If you are angry or frustrated with your child try lowering your voice—speak quietly and slowly and in a quiet place. Lowering your temperature will help lower theirs.
Even though disagreements are not fun (and can make your life more difficult), they mean that you’re raising a child who can make his or her own decisions.
Banish pessimistic phrases from your home. Instead of kids saying, “I can’t do it,” have them say, “I’ll figure out how to do it” and “I can do it.”
Keep a sense of humor about parenting.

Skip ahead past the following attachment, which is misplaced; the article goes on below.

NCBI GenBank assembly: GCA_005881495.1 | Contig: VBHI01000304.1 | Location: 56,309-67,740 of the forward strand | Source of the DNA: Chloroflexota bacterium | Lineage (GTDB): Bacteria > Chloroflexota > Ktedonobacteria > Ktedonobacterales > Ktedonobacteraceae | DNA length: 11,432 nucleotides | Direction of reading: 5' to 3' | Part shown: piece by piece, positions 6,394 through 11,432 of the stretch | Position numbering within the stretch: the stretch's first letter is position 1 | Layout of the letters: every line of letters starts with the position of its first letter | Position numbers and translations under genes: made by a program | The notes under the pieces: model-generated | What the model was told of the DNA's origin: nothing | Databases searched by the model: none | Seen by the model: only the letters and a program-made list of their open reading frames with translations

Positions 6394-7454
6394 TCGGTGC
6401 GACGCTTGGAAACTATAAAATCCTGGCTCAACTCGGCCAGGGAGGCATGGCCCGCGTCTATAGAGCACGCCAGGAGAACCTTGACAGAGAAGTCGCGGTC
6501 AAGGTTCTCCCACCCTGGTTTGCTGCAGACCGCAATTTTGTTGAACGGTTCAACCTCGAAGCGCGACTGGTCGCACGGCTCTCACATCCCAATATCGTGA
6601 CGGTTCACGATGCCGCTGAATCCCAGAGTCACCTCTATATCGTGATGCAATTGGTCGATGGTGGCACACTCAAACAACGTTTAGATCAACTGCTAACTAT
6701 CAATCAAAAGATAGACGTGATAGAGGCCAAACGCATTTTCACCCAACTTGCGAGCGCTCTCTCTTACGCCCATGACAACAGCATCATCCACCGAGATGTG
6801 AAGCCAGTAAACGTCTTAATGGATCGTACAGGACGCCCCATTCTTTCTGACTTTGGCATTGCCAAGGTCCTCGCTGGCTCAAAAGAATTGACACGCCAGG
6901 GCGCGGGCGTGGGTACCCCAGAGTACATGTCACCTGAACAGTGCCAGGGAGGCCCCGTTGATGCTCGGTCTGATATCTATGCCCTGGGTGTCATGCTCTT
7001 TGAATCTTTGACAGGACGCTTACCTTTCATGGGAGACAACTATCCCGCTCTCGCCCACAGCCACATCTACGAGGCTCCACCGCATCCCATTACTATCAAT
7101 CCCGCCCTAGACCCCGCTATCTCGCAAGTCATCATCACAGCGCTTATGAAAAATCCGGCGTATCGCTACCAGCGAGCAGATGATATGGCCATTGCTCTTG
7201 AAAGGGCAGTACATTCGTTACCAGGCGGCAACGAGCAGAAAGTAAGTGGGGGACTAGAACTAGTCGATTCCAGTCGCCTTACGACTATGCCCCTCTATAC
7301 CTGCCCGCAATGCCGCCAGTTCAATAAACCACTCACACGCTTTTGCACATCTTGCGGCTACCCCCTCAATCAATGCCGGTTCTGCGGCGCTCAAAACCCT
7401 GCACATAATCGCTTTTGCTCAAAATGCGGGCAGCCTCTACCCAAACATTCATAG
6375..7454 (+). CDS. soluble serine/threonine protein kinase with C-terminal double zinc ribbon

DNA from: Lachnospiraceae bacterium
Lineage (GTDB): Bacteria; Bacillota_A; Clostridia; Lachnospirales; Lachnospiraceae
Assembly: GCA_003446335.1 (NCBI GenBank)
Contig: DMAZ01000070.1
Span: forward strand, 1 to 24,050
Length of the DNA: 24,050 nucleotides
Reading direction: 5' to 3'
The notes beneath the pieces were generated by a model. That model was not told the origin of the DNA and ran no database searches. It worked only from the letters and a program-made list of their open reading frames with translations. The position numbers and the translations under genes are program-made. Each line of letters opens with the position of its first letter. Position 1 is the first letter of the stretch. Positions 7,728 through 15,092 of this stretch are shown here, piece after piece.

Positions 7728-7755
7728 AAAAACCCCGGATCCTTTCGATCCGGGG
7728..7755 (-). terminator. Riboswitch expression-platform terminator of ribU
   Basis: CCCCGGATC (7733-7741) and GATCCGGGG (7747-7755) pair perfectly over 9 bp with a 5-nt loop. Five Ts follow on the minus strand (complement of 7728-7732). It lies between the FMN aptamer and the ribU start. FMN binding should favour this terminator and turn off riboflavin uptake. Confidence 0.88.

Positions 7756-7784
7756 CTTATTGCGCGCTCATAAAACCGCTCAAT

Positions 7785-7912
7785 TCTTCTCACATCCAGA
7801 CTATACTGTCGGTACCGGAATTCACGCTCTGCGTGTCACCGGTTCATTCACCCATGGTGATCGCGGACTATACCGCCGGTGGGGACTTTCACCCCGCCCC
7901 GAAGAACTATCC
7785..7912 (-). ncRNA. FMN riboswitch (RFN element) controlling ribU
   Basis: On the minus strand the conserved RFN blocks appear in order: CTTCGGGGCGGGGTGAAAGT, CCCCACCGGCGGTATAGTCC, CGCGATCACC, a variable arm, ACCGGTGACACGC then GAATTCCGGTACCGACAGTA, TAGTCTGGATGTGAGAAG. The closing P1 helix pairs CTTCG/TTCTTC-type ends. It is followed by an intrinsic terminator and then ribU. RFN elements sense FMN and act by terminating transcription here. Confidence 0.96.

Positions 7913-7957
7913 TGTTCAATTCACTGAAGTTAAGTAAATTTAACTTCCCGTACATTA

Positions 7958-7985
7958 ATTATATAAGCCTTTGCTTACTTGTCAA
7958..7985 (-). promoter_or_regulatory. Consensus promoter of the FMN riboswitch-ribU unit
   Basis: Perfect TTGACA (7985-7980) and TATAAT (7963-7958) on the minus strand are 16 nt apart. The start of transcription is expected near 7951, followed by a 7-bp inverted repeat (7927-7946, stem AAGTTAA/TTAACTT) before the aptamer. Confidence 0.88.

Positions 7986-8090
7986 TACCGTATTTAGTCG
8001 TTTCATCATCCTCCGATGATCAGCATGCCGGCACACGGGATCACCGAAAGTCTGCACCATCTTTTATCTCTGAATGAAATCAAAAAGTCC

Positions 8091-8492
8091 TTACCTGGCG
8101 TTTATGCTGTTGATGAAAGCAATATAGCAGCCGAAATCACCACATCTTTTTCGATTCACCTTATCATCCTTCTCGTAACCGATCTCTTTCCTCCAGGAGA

Whenever you feel like you’re saying the same thing over and over, stop. What isn’t changing? What could you do differently so that you don’t feel like you’re in a rut?
By Amy Williams, Guest Blogger
Unfortunately, depression in children is real. The American Academy of Child and Adolescent Psychiatry estimates that 5 percent of all children suffer from depression.Blog Image: FiveStar Rating: 0
Greet your children’s friends when you see them, using the name or nickname they prefer. Ask how they’re doing.
Don’t let anyone in your family (including you) watch too much television. Encourage your children to spend their time doing interesting and meaningful activities—some with you, some with their friends, some by themselves.